The latest repression follows brutal violence against the pro-democracy uprising in early January that forced Ben Ali to flee to Saudi Arabia. A United Nations report has found at least 219 people had been killed and more than 500 injured by security forces in the anti-Ben Ali protests, the Irish Times said on February 2.
Bacre Ndiaye, head of the UN human rights mission in Tunis, said: “The Tunisian state was a police state. There were abuses by the security apparatus and it has to be profoundly reformed.”
Unionists have alleged that much of the looting and violence that occurred during the protests that brought down Ben Ali was carried out by security forces loyal to the RCD.
The new interior minister Farhat Rajhi said these forces conspired to “thwart democracy”. Rajhi announced the arrest of his predecessor, Rafik Belhaj Kacem, in response.
Under popular pressure, the government has announced reforms to the security forces.
The government has also announced purges of top officials associated with the RCD, including 34 police and security officials. It has also sacked all 24 of the country’s provincial governors.
After the January 27 purge, only three former RCD members remain in the government: Ghannouchi and two junior ministers.
Assets belonging to Ben Ali and his family have been seized or frozen in Tunisia and internationally. European Union authorities have agreed to seize his private assets.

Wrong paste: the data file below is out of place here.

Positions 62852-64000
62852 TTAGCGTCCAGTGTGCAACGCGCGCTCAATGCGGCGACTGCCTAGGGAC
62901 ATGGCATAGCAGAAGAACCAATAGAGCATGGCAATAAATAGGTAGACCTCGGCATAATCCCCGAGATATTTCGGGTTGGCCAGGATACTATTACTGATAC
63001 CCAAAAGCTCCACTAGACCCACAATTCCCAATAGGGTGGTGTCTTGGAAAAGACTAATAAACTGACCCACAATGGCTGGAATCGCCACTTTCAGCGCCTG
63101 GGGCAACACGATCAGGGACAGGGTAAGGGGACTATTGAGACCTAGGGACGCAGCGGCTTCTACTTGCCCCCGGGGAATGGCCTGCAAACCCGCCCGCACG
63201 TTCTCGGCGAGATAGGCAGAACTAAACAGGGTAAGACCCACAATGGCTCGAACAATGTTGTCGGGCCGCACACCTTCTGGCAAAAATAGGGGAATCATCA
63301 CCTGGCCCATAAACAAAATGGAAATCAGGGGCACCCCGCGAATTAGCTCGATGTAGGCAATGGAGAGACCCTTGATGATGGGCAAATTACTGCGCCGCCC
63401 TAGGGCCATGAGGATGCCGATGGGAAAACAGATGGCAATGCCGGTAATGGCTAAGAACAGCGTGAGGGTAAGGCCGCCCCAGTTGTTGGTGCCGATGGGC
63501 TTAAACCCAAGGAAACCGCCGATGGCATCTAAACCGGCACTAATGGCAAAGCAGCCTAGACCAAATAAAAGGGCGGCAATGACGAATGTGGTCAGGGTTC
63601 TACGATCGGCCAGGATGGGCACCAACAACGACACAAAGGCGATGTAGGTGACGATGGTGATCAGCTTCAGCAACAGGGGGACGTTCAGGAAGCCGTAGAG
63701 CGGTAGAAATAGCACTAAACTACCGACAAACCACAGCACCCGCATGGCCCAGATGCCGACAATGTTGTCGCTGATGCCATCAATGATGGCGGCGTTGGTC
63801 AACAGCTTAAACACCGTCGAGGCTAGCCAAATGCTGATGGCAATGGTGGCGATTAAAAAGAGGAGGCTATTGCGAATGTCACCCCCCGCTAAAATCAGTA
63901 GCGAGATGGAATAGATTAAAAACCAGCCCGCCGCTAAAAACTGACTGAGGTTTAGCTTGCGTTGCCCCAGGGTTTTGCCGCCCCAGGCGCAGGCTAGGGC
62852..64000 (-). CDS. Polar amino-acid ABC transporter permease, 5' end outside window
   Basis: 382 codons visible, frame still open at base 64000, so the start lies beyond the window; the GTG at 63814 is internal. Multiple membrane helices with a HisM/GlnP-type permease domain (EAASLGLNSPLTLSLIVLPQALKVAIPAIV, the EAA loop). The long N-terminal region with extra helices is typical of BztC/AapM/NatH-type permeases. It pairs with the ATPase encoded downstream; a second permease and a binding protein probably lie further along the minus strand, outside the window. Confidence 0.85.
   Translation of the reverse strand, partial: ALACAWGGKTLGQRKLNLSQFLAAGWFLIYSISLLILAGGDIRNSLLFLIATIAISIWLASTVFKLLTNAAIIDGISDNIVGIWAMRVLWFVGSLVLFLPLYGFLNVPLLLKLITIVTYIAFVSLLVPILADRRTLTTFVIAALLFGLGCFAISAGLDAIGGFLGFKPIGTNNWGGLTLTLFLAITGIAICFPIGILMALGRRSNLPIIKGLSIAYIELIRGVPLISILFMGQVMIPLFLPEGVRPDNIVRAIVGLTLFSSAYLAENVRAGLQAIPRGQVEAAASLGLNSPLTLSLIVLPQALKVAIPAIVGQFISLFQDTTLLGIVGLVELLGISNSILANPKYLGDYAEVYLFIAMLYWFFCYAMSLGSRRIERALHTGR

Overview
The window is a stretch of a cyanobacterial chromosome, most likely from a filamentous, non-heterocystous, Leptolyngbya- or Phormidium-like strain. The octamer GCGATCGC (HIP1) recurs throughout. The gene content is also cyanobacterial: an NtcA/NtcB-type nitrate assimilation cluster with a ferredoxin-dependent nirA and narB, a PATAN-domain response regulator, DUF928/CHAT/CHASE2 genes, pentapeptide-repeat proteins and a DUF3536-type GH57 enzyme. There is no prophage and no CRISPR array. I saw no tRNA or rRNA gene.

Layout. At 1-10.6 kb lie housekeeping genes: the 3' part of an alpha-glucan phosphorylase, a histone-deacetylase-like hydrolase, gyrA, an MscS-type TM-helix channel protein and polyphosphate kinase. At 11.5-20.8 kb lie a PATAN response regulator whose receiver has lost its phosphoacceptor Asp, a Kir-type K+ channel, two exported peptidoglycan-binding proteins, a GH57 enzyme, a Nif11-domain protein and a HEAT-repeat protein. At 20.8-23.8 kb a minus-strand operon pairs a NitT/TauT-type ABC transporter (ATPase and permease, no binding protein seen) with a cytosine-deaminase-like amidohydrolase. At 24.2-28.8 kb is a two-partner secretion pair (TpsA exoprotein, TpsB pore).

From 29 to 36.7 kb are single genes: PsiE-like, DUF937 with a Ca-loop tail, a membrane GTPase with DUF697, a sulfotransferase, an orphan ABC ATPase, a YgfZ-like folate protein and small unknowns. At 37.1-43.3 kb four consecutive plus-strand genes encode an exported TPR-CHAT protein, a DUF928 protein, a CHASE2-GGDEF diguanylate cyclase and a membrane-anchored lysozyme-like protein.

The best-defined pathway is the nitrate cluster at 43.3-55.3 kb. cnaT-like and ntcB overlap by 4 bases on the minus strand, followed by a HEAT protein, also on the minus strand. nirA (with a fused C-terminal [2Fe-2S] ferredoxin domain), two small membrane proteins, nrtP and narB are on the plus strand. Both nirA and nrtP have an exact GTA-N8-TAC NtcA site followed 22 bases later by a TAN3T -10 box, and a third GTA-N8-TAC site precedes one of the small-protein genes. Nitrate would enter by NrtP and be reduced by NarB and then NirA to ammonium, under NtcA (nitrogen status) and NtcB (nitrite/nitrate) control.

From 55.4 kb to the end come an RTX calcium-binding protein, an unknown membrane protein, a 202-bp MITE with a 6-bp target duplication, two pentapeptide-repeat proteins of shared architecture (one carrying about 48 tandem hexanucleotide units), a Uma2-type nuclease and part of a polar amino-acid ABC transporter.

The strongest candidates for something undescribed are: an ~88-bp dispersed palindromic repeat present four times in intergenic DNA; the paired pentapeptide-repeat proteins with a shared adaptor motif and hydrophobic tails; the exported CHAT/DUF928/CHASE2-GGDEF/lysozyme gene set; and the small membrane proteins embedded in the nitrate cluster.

French authorities seized a private jet belonging to the Mabrouk family, which includes Ben Ali’s son-in-law.
Ghannouchi announced that he would retire at the next elections. He insisted that he remain in power during the transitional period in order to “restore the national economy’s pace” and “reassure investors”.
Channel4.com reported on January 23 that a proposal was put forward by three political figures seeking to mediate between the Ghannouchi government and opposition groups to dissolve parliament and establish a 50-member Jami’yyah Ta’sisiyyah (Transitional Council).
This council would run the country until elections in 2012.
This body, dubbed the “council of wise men”, would be populated by “elder statespeople” involved in the movement for democracy and independence in Tunisia. It would be headed by lawyer and founder of the opposition Movement of Social Democrats party, Ahmed Mestiri, who is one of the figures pushing the proposal.
However, the January 14 Front, a coalition of left groups banned under Ben Ali’s rule, issued a call on January 28 for a National Congress for the Protection of the Revolution to dissolve the parliament instead.
The congress would be made up of political parties, unions, human rights groups and other organisations that support “the demands of the people’s revolution and struggle to achieve them”; representatives from the popular grass roots councils and committees that have been “formed at the initiative of the masses” across the country; and representatives of Tunisian pro-democracy groups abroad.
It also called for the immediate repeal of repressive laws and the dismantling of the RCD — key demands of the popular movement.